So that works quite well, there are some outliers in low price. And we can probably discover what cases are doing badly and maybe add more information to the model to discover and distinguish.

Other stuff

Installing lightgbm can be done following the official instructions or see this post on my other blog for macos specific instructions

Find the original tutorial for tidymodels with xgboost here.

Reproducibility

At the moment of creation (when I knitted this document ) this was the state of my machine: click to expand
sessioninfo::session_info()

─ Session info ───────────────────────────────────────────────────────────────
setting value
version R version 4.0.2 (2020-06-22)
os macOS Catalina 10.15.6
system x86_64, darwin17.0
ui X11
language (EN)
collate en_US.UTF-8
ctype en_US.UTF-8
tz Europe/Amsterdam
date 2020-08-27
─ Packages ───────────────────────────────────────────────────────────────────
package * version date lib source
AmesHousing * 0.0.4 2020-06-23 [1] CRAN (R 4.0.2)
assertthat 0.2.1 2019-03-21 [1] CRAN (R 4.0.0)
class 7.3-17 2020-04-26 [1] CRAN (R 4.0.2)
cli 2.0.2 2020-02-28 [1] CRAN (R 4.0.0)
codetools 0.2-16 2018-12-24 [1] CRAN (R 4.0.2)
colorspace 1.4-1 2019-03-18 [1] CRAN (R 4.0.0)
crayon 1.3.4 2017-09-16 [1] CRAN (R 4.0.0)
data.table 1.13.0 2020-07-24 [1] CRAN (R 4.0.2)
dials * 0.0.8 2020-07-08 [1] CRAN (R 4.0.2)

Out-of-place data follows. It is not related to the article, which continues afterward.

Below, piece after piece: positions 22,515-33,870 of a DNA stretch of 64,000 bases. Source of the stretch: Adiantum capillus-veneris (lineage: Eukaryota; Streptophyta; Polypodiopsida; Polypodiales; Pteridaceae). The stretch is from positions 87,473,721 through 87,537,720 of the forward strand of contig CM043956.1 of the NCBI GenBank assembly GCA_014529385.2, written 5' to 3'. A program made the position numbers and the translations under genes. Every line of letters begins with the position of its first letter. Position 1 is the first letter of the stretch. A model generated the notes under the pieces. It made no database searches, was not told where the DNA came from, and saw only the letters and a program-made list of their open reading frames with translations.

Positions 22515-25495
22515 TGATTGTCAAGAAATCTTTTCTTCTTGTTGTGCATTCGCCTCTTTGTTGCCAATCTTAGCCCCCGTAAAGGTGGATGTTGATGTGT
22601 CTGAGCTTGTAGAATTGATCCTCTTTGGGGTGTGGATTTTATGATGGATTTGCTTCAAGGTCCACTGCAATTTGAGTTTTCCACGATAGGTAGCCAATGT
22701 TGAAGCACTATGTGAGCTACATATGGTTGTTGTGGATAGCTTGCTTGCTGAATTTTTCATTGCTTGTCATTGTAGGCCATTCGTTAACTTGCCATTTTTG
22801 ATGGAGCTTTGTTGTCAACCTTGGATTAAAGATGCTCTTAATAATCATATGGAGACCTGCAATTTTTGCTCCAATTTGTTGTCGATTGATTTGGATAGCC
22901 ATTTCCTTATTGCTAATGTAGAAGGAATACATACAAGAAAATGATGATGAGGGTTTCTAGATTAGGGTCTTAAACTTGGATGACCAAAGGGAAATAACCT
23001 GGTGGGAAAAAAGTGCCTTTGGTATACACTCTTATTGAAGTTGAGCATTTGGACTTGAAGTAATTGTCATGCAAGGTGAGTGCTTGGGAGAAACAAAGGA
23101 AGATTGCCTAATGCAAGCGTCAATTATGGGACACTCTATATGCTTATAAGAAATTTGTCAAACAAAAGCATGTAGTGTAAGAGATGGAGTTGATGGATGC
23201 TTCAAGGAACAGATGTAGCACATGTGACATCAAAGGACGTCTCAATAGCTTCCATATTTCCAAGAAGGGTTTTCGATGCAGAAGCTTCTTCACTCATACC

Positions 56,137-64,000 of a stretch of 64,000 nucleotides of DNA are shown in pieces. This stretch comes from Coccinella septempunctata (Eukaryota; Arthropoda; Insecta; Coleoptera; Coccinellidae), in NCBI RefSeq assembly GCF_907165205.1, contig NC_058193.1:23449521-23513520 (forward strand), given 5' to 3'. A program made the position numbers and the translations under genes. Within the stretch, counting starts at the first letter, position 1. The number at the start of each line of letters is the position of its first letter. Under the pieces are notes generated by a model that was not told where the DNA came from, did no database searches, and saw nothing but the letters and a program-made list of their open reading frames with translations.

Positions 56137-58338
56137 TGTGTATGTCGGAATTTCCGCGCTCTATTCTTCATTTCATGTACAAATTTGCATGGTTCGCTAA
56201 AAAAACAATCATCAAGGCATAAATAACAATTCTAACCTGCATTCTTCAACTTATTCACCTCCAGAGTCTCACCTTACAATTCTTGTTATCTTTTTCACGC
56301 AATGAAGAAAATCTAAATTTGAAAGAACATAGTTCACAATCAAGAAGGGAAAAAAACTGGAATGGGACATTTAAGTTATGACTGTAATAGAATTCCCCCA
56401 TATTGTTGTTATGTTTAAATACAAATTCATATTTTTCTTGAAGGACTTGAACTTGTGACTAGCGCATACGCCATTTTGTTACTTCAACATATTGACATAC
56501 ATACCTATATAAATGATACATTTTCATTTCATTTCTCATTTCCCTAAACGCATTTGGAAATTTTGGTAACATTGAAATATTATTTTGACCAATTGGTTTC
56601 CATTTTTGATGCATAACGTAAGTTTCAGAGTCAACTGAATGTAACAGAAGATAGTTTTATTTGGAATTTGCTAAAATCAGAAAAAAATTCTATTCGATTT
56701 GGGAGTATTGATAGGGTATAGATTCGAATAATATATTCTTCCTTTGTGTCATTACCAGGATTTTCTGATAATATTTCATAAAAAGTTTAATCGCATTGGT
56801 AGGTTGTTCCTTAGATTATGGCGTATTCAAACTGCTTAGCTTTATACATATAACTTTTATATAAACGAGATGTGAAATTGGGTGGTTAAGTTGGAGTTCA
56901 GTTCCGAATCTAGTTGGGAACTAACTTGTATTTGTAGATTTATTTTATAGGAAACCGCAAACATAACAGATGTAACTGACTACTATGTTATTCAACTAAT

DiceDesign 1.8-1 2019-07-31 [1] CRAN (R 4.0.0)
digest 0.6.25 2020-02-23 [1] CRAN (R 4.0.0)
doParallel * 1.0.15 2019-08-02 [1] CRAN (R 4.0.2)
dplyr * 1.0.2 2020-08-18 [1] CRAN (R 4.0.2)
ellipsis 0.3.1 2020-05-15 [1] CRAN (R 4.0.1)
evaluate 0.14 2019-05-28 [1] CRAN (R 4.0.0)
fansi 0.4.1 2020-01-08 [1] CRAN (R 4.0.0)
farver 2.0.3 2020-01-16 [1] CRAN (R 4.0.0)
foreach * 1.5.0 2020-03-30 [1] CRAN (R 4.0.1)
furrr 0.1.0 2018-05-16 [1] CRAN (R 4.0.0)
future 1.18.0 2020-07-09 [1] CRAN (R 4.0.2)
generics 0.0.2 2018-11-29 [1] CRAN (R 4.0.0)
ggplot2 * 3.3.2 2020-06-19 [1] CRAN (R 4.0.1)
globals 0.12.5 2019-12-07 [1] CRAN (R 4.0.0)
glue 1.4.1 2020-05-13 [1] CRAN (R 4.0.1)
gower 0.2.2 2020-06-23 [1] CRAN (R 4.0.1)
GPfit 1.0-8 2019-02-08 [1] CRAN (R 4.0.0)
gtable 0.3.0 2019-03-25 [1] CRAN (R 4.0.0)
highr 0.8 2019-03-20 [1] CRAN (R 4.0.0)
htmltools 0.5.0 2020-06-16 [1] CRAN (R 4.0.1)
ipred 0.9-9 2019-04-28 [1] CRAN (R 4.0.0)